regulations, governs the discharge of wastewater  to waters of
the United States, including any wetlands which are considered
waters of the United States (40 CFR Part 122.2).  Municipal
discharges to those wetlands which are considered waters of
the United States, must meet minimum  technology requirements
and conform with State water quality  standards.   The exact
level of treatment required for any discharge  is  specified in
its National Pollutant Discharge Elimination System  (NPDES)
Permit issued by EPA or an authorized State.

    1.  Minimum Technology Requirements

          All municipal wastewater treatment systems,  except
    'for certain  ocean discharges and aquaculture  systems,must
    .achieve the  degree of effluent reduction attainable
    through the  application of secondary treatment prior to
    discharge to waters of the U.S.  (including almost  all
    natural wetlands).  Secondary treatment is most  often
    defined as attaining an average  effluent quality for both
    five-day Biochemical Oxygen Demand  (BOD5)  and Suspended
    Solids  (SS)  of 30 milligrams per liter Tmg/L) in a period
    of  30 consecutive days,-an average  effluent quality of 45
   •' mg/L'for the same pollutants  in  a period of 7 consecutive
    days  and  85  percent removal, of the  same pollutants in  a
    period  of  30 consecutive  days.   Although this definition
     is  based upon the performance  of a large number of
    properly  qperating  wastewater  treatment plants of various
     types,  EPA's secondary treatment regulation does not
     require the use'bf  any of these  specific technologies  to
     achieve the effluent limits,  only that the limits be

           The Clean Water Act and its implementing regulations
     do provide for relaxing some aspects of the  definition of
     secondary treatment under certain circumstances.  The
     most notable case is when Waste  stabilization Ponds (WSP)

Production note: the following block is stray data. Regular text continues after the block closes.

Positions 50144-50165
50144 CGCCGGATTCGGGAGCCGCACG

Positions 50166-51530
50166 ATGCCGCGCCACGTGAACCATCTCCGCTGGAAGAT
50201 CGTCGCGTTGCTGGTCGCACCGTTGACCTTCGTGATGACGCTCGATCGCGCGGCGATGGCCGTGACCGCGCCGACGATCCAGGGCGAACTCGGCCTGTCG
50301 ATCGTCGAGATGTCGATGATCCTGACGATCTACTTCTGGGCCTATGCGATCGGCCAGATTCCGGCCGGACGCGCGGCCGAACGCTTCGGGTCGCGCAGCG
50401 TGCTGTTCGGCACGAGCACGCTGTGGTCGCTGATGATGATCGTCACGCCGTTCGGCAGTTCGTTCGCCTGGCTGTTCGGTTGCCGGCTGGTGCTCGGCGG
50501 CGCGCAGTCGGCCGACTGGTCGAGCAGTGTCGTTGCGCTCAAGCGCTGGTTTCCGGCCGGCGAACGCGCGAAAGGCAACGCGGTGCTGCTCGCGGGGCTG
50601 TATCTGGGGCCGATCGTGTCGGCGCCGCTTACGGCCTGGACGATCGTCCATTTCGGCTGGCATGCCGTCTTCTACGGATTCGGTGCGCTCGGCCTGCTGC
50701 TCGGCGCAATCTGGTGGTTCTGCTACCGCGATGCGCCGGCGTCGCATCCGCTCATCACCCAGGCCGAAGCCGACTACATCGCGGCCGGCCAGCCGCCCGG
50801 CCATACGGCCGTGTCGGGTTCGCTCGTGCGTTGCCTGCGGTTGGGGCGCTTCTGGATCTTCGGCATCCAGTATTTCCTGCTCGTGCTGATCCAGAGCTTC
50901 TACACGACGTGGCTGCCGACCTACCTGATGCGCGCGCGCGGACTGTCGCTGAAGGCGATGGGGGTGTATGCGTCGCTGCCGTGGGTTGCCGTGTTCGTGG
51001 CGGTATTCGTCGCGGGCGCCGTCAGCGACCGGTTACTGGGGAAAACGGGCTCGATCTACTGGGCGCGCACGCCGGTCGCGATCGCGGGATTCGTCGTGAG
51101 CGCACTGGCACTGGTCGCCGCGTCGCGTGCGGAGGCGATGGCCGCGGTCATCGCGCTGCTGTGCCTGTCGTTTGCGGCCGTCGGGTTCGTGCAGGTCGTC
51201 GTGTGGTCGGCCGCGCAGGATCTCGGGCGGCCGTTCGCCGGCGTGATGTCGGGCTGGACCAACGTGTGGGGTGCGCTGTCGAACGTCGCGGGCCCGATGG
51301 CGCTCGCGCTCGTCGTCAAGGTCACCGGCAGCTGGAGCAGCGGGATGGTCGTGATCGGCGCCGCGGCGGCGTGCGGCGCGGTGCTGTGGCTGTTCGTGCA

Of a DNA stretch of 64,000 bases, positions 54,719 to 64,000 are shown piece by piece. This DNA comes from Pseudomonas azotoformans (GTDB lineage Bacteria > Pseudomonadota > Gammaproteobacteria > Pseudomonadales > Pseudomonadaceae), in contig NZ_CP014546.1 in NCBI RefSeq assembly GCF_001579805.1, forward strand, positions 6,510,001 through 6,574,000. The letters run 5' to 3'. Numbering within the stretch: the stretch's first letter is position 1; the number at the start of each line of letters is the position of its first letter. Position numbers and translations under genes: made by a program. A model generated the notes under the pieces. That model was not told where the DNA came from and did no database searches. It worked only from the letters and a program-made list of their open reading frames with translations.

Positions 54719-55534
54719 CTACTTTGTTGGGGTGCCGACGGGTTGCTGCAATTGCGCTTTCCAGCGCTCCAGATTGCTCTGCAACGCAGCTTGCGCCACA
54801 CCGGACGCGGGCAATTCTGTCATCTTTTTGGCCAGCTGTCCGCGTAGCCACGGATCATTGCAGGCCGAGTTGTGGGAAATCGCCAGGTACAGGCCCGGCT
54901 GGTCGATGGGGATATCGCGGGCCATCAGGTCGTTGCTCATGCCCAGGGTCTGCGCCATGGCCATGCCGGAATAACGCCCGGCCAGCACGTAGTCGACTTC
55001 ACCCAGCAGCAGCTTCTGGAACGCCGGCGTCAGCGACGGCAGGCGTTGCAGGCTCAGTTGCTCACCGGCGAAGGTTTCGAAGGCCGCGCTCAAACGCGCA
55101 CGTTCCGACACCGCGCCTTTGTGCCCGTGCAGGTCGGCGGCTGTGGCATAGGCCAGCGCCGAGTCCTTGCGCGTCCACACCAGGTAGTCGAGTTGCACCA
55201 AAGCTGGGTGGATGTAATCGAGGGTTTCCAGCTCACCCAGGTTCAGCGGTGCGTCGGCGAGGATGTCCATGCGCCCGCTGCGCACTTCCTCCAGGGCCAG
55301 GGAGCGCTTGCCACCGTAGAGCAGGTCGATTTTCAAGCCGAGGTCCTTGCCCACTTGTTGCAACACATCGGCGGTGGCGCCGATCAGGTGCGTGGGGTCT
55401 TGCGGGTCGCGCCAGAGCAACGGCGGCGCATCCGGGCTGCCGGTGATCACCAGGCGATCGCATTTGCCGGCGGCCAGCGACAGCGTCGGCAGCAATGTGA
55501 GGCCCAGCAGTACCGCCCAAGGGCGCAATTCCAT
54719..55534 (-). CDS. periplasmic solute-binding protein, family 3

and Trickling Filters (TF): are used as the principal
     biological treatment process.  When this  is  so, the
     facility may be considered as achieving treatment
     equivalent to secondary treatment if  it achieves average
     SOU, and SS of'45 mg/L during a  30 day period,  average
     BOD§ and SS of 65 mg/L during a  7 day period, and 65%
     removal of  these pollutants.  Where WSP's are used the
     State may further adjust upward  the  SS limit for
    , treatment equivalent to secondary treatment  to  reflect
     the effluent  quality achieved within  a specific
     geographical  area.  This provision  allows differing
     geographical/climatic conditions which effect WSP
     performance to be  taJcen  into account.

                              „, Q _

      Permit limits for WSP's or TF's may only be adjusted
where violation of water quality standards will not
result.  In attempting to understand how an average SS
level in excess of 45 mg/L could be considered
equivalent to secondary treatment  (average SS of 30
mg/L) it is important to remember  that the SS
contained in WSP effluent are -largely the result of
the biological treatment process occurring in the pond
and are quite different from the SS in raw wastewater.
WSP effluent SS are, for the most  part, algae, which
occur widely in natural water bodies.  Thus, depending
upon the water body, a WSP effluent high  in SS may not
pose an undue burden.

2.  Water Quality  Standards

       In addition  to meeting minimum  technology
requirements, discharges to waters of the United
States must comply with applicable State  water quality
standards.  Very  few States have established  separate
water  quality  standards for wetlands  and  EPA  has not
yet developed water quality criteria  specifically for
wetlands.   An  internal EPA task force recently
concluded that  the lack of EPA water  quality  criteria
 for wetlands  and the  resulting absence of State  water